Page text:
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3 hours ago, Celt said:

The good thing is you have all given her time and not stormed off in a knee jerk reaction.

After 9 years, a change in management style was always going to cause problems.  Congratulations on giving your new boss a full week, and not simply flouncing out on her first day.  That shows real maturity, and probably supercedes the tantrum/badge throwing/walking out topless.

I should point out it isn't solely this incident that has made me walk out, its been coming for a couple of months. 

The company has a number of different buildings around the area. I had worked at this one when I first started and transferred to a different one 7 years ago which I had worked at until a couple of months back. About a year ago the company decided they were closing the building I worked at. So for 10 months there was no communication from management at all as to what was going to happen with us at the closing building, whether we were transferring or being made redundant. I was told 2 weeks before the closure that I still had a job and I was moving back to the place I had started at. By this point of course I had already started looking for a different job in case of redundancy.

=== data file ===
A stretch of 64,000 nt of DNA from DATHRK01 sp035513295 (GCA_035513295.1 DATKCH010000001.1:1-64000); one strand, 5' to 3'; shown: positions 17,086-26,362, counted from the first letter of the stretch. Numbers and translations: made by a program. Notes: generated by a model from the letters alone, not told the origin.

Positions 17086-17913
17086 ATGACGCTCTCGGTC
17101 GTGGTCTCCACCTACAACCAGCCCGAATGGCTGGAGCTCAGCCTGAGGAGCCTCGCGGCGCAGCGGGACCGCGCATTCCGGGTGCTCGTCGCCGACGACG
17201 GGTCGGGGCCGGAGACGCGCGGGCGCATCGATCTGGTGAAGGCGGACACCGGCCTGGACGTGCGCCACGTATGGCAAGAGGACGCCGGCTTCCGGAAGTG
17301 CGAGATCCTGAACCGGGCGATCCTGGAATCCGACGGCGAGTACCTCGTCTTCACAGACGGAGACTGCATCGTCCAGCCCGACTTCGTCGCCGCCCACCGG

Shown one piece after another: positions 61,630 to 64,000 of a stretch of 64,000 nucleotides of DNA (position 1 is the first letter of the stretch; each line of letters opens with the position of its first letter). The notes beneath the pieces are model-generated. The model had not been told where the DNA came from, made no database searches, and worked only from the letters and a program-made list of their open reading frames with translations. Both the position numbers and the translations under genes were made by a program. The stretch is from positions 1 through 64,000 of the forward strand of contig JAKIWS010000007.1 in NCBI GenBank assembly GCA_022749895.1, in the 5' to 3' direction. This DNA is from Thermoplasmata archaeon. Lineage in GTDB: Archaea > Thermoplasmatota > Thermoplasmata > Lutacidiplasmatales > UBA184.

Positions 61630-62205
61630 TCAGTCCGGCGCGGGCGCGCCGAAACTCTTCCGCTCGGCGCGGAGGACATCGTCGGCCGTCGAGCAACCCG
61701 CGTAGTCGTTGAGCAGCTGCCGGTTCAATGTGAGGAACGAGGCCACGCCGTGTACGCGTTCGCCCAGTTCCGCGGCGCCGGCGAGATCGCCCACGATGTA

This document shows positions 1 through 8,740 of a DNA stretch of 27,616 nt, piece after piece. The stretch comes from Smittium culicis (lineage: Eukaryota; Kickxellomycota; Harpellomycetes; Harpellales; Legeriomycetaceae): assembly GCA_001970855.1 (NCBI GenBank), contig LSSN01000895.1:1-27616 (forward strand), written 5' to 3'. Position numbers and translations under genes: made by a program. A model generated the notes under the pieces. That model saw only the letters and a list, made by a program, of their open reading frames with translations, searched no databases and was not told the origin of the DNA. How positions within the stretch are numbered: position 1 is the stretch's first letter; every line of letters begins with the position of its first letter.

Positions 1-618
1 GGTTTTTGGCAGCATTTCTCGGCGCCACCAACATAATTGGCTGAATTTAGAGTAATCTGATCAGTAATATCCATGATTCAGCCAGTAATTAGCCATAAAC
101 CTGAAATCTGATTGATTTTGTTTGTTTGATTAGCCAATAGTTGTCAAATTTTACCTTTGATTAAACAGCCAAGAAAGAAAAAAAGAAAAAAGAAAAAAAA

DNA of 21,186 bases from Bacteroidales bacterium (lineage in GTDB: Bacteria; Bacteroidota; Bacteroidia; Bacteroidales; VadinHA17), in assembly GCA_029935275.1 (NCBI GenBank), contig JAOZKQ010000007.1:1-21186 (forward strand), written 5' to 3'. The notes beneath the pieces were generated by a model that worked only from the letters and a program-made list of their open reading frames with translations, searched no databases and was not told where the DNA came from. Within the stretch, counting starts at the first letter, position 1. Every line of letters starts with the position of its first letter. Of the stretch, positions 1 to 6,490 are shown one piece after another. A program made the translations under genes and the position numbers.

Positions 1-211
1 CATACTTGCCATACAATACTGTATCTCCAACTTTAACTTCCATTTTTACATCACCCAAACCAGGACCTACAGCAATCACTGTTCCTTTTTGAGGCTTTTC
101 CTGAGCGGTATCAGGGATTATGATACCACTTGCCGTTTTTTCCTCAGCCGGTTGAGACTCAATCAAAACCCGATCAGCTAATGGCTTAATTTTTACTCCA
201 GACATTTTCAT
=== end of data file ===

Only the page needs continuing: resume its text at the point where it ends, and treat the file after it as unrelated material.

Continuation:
That was literally all I was told about the transfer. So the day of the transfer me and another from the closed buildinb turn up at our new building and find there is no one there to meet us. We decide to ring the boss who upon answering admits they had forgotten we were moving that day. When we ask them what we are to do they randomly reel off a load of work and where to go. Luckily I have been in this building before so know where to go but also know my workload has been doubled from the previous. All stuff I can do standing on my head I will point out but when you don't have the time there's not a lot you can do. 

Anyway, the boss comes down and says my workload will get cut and they are going to review everyone's work to better organise it now that 3 new staff members are at that site (2 from my site, 3rd came from somewhere else) so I'm relatively happy with that, just stick with the massive workload for a few days and it will get cut. This boss understands my work isn't gonna be fantastic when there is so much to do. 

We hear about a change in management and again there is absolutely no communication whatsoever as to what that means or when it will happen. First we knew of it was when the old boss wasn't there anymore and a new one marched in. So this is 2 months later and I'm still struggling through the ridiculous workload which still hasn't been cut. 

And then there was the week from hell.....